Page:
Resurrecting The Citizen Politician

Ben Gummer MP

After Brexit, attracting more exceptional citizen politicians and fewer mediocre career politicians is the next crucial step towards democratic renewal in Britain

A worthwhile article by new Labour MP Laura Smith for LabourList underlines the urgent need for more politicians who look and sound like contemporary human beings rather than cautious clones who have been training to become MPs their whole life.

Laura Smith writes:

I’m new to politics. I’ve never been in local government; I was an activist, a member of the union and came from a long-standing Labour Party family. I haven’t come from a background of jargon and empty words, and I know what it’s like when life throws you a curve ball that takes the wind from your sails and the plans that you had made lay shattered in a million pieces. I can say with integrity that I will try my best to fight against the injustice that members in my constituency feel, and I’ll do it with vigour and sincerity.

Entering Westminster has been an eye opener without a doubt. Never have I been more sure that the ambitions of many there come from a place of self-indulging hypocrisy, and the decisions that they make are sheer games rather than coming from a place of care.

I don’t know the parliamentary protocol nor do I care much for it, I speak with a northern accent, I came to the door with an overdraft, no savings and a limited wardrobe purchased on a credit card to try and look smart.

I am what I am and that is representative of millions of women in Britain. My class has been with me my whole life, forged from the experiences of my Scottish mining grandfather, and I’ve ridden on the rollercoaster of the ups and downs of life. I’m proud to be working class, I’m proud of my people and for as long as my constituency wish to keep me in Westminster I will fight for the working people of this country.

How refreshing it is to hear a politician – especially a Labour politician – speak passionately about the politics of class rather than the politics of identity. Both are divisive, to be sure, but the former is at least reassuringly familiar and relatively harmless these days, while the latter is doing more than anything else right now to tear apart the fabric of British society.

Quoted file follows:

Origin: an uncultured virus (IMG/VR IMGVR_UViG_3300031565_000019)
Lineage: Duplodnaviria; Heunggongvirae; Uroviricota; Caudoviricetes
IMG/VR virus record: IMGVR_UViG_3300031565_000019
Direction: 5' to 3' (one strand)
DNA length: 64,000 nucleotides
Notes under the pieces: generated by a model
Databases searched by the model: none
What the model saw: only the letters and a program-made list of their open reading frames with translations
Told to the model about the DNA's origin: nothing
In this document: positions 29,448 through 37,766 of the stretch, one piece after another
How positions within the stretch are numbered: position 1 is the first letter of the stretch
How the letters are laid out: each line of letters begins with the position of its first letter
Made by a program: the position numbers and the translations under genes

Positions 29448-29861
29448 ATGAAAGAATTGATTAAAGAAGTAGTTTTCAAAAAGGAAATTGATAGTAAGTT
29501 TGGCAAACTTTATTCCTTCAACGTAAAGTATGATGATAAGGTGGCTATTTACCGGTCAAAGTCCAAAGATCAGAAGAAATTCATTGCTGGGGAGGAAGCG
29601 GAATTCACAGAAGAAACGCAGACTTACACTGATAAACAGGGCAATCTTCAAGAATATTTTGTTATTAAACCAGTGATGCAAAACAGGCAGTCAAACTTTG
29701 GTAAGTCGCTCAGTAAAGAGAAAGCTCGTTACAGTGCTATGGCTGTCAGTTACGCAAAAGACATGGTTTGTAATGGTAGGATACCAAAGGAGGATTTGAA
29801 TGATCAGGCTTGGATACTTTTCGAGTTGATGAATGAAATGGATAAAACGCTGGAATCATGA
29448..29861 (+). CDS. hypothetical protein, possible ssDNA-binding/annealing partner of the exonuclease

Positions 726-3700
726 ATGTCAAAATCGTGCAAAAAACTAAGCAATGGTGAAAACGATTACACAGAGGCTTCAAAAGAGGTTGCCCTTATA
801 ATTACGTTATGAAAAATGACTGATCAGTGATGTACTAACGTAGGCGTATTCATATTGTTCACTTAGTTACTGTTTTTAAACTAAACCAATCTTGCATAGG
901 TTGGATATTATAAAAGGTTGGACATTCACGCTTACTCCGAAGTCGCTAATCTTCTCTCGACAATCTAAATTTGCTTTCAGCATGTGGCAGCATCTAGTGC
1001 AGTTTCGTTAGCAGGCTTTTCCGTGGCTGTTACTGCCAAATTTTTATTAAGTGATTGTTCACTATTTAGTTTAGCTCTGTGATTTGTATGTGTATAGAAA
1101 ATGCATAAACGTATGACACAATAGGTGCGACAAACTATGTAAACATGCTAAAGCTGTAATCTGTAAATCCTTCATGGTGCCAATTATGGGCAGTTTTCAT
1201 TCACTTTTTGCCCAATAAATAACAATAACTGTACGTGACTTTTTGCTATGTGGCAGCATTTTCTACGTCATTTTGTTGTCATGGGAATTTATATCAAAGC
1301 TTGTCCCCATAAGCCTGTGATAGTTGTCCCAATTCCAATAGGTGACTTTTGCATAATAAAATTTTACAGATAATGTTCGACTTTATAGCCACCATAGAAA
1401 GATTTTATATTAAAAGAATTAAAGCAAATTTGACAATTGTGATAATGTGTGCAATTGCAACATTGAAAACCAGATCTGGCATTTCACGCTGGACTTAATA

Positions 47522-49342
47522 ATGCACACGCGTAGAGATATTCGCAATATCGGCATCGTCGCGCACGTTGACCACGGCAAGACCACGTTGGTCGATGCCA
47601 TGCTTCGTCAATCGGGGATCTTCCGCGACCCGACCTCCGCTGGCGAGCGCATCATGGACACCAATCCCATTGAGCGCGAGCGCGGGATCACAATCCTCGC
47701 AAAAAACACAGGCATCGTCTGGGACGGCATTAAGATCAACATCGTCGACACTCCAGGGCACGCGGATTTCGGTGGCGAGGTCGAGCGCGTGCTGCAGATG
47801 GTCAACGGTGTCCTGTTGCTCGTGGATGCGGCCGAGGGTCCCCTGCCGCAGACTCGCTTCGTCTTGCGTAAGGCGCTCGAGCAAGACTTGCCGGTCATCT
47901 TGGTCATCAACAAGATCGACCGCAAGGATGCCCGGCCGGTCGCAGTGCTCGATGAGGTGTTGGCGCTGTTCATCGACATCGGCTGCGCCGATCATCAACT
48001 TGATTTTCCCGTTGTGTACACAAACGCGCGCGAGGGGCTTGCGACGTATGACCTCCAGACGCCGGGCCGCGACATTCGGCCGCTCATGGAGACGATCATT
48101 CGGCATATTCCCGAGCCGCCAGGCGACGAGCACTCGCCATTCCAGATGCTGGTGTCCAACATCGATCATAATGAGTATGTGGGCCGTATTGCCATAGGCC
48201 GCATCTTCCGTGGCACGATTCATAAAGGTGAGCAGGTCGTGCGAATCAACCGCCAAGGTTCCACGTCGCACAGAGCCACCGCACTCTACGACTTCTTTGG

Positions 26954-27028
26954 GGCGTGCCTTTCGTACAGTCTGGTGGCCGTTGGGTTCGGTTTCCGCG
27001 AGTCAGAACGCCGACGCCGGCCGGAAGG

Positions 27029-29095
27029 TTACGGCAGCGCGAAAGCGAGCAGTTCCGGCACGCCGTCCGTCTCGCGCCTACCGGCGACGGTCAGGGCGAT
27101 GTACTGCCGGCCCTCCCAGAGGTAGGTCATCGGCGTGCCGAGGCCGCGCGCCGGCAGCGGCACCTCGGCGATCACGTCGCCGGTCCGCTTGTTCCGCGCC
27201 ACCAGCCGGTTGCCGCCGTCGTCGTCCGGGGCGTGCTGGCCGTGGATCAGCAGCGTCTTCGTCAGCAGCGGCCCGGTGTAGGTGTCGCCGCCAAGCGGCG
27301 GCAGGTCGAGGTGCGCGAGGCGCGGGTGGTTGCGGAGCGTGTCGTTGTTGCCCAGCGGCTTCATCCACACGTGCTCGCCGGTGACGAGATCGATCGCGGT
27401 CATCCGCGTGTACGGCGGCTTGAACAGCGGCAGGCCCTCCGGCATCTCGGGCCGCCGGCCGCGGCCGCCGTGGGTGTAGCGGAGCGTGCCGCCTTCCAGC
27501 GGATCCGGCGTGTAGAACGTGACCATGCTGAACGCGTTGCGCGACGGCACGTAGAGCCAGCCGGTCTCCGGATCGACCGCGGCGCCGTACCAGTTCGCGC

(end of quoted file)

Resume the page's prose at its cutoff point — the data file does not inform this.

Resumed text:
I would probably disagree strongly with about eighty percent of what Laura Smith stands for, but there can be no denying that this is exactly the kind of decent, committed person we should want to attract to Westminster – somebody with strong convictions, a record of community service but also, crucially, a life outside politics (Smith held real jobs and ran her own business).

It cannot hurt to have more MPs of all parties who know what it is to live on a budget as Smith has done, or to have struggled with debt, unemployment or work-life balance issues, to complement those who know how to be an ambitious party functionary but little else. Being an MP is a calling and not a career, but certain accommodations can and should be made which would make serving in Westminster more appealing while still demanding sufficient dedication to public service.

Smith’s dismissal of parliamentary protocol will also chime with many people, including all those SNP MPs who didn’t understand why clapping after a speech was verboten while braying like a donkey at Prime Minister’s Questions is positively encouraged. While there will always be an important place for tradition and rituals which remind us of our heritage and the small part we play in our larger shared history, it is also undeniable that certain habits and protocols are hopelessly outdated and serve no useful purpose. There is no reason why Parliament should not adopt electronic voting, for instance, rather than wasting time while MPs physically traipse in and out of the Commons chamber to record their vote.

But most impressive in Laura Smith’s article is the fact that she clearly went to Westminster with a purpose greater than her own political advancement. Not every MP can or should be a statesman, a philosopher or a leader, though MPs of all backgrounds and ideologies have fulfilled these roles. We also need MPs who care deeply about their constituents and about particular issues, campaigning MPs who want to use their term(s) in office to make a specific difference. Indeed, such MPs can often be far more valuable and effective than those who merely spout reheated rhetoric from four decades ago, be it Michael Foot-style socialism or unreconstructed Thatcherite dogma.